I would also like to add that I have received several private messages from people who did not feel confident posting on this thread, fearing a backlash. I hope we have moved past that now.

I am no miracle, but thanks.


In terms of the doubts I have, I’m just going to have to accept that this isn’t going to get settled over the internet. The only way of getting any further is to do some kind of controlled experiment, which isn’t particularly feasible.

One genuine question though - how is it that you think insulin/hormones allows you to both maintain weight and also have enough energy for such a long run, on such a huge calorie defecit? As far as I’m aware, insulin/hormones have more of an effect on the management of energy sources, rather than being a (somewhat perpetual) energy source in themselves.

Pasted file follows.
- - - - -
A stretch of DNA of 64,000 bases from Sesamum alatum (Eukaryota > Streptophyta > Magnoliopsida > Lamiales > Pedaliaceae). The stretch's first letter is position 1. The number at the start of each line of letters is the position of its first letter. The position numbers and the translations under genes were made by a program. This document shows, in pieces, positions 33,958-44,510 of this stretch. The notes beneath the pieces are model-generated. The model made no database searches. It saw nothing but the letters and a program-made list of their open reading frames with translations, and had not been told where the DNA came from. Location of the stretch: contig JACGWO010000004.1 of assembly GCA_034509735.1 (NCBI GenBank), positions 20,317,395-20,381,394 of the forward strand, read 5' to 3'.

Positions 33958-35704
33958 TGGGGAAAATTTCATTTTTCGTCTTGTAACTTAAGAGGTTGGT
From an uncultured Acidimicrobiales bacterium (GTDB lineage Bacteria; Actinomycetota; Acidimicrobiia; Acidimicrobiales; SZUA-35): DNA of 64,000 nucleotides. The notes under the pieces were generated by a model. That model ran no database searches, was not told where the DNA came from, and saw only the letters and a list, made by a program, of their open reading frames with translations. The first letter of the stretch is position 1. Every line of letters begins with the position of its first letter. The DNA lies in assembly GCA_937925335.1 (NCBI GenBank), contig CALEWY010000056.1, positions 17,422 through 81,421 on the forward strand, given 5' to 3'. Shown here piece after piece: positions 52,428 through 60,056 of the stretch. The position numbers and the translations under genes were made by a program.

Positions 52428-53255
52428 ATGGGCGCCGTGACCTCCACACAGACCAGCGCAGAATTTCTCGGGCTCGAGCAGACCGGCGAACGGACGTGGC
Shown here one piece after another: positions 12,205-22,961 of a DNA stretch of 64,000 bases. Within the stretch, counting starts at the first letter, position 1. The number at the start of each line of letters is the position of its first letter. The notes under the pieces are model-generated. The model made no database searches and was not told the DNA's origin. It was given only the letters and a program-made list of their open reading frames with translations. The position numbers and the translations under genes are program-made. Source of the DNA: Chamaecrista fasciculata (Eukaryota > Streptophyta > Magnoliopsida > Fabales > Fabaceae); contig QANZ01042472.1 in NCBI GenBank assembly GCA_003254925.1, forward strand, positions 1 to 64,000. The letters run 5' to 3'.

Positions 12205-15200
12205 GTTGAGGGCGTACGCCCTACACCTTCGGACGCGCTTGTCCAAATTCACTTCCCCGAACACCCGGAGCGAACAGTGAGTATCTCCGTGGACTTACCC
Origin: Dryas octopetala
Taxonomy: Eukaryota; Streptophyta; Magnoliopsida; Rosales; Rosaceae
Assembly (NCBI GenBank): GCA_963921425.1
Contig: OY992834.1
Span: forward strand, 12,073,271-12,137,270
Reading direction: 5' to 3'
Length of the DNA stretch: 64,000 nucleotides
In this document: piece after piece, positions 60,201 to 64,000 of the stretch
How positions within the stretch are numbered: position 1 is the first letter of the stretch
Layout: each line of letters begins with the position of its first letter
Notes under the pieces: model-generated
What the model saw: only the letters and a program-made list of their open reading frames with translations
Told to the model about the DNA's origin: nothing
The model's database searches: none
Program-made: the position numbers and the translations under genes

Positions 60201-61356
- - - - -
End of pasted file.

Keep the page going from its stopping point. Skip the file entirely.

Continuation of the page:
So for instance I can see how someone might eat a bunch of high calorie foods, and then that energy gets stored away in body fat, and then when the body tries to draw from that stored energy, that persons hormones might act in such a way as to tell the body “NO!”. (I’m being overly simplistic and I know it - I’m not all that knowledgable on hormones)

I’m fine with that, but on the other hand I don’t understand how exactly you would have the energy to do 10 or 13 mile runs if that’s how your body is managing it’s energy stores and your daily input is well below 1000 calories. If anything your body should be making you lethargic and making it pretty much impossible to do that run because it doesn’t want to release the energy.

Is there anything in what you’ve read that proposes not only the locking down of bodily energy sources, but also where this extra energy would come from?


Also, it’s a shame that some feel they can’t add to this discussion as they’ll only be shot down. I’ve tried to be respectful and hopefully that’s how I’ve come across (but I do understand that some people have been slightly more aggressively skeptical) - the last thing I want to do is just dismiss what someone’s saying outright, that doesn’t help anyone at all